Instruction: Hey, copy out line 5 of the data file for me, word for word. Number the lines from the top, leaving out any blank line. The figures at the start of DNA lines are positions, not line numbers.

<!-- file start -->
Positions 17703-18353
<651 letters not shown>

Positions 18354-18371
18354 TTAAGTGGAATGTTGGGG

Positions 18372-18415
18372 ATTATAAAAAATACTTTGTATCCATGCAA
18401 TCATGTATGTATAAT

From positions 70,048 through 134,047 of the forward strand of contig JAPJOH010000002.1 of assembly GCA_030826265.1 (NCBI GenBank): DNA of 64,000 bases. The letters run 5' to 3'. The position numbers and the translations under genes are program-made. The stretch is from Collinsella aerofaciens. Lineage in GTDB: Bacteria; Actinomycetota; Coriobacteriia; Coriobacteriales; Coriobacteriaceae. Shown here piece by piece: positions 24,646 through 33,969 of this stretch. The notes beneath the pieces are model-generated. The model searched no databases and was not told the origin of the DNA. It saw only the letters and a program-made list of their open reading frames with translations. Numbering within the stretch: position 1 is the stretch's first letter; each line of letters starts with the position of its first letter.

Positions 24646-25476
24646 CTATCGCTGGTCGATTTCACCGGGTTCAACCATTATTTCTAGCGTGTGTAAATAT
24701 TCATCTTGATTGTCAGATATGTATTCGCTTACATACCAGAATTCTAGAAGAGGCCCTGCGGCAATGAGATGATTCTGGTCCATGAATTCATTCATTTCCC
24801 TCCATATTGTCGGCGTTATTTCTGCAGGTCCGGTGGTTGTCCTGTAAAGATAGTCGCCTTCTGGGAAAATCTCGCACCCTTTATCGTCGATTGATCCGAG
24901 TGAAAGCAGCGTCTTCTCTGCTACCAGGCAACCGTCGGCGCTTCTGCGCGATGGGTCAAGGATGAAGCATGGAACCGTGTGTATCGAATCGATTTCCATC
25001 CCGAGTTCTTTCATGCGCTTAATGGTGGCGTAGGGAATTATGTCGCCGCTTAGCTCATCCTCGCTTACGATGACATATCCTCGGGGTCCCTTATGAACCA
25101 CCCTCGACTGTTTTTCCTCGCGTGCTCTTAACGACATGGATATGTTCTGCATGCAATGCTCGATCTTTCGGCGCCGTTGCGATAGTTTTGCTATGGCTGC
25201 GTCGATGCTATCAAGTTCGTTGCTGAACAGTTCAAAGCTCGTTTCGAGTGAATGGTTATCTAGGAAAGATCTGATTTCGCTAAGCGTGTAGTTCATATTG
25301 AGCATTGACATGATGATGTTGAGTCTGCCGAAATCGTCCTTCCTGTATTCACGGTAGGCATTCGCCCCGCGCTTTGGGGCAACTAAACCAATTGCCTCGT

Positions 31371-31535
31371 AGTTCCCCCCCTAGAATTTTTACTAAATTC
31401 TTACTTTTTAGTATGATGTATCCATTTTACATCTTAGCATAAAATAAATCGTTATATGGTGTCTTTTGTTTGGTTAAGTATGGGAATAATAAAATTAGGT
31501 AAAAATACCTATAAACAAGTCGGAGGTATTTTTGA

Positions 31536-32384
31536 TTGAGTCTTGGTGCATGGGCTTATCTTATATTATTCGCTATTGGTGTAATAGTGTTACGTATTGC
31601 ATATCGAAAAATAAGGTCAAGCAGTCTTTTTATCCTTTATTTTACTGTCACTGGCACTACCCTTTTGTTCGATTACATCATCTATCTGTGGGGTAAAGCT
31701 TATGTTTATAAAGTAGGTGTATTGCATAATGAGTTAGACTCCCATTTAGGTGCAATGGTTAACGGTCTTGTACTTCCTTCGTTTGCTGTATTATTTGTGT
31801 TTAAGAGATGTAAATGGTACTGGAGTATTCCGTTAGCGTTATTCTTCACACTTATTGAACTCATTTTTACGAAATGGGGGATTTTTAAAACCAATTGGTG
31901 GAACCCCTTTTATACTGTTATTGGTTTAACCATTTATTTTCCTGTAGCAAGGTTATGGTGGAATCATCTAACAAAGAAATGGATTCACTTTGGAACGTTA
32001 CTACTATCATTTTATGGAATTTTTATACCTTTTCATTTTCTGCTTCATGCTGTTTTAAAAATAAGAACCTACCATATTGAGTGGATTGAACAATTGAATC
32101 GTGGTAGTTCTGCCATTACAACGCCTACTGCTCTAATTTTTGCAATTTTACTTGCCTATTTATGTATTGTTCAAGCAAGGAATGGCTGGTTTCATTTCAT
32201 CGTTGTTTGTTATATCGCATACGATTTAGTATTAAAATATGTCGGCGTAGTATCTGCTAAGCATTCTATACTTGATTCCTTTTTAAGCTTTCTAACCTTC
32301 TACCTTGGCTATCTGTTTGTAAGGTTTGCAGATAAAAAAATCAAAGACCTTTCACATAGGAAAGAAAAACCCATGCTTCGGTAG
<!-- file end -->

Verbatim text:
Positions 18372-18415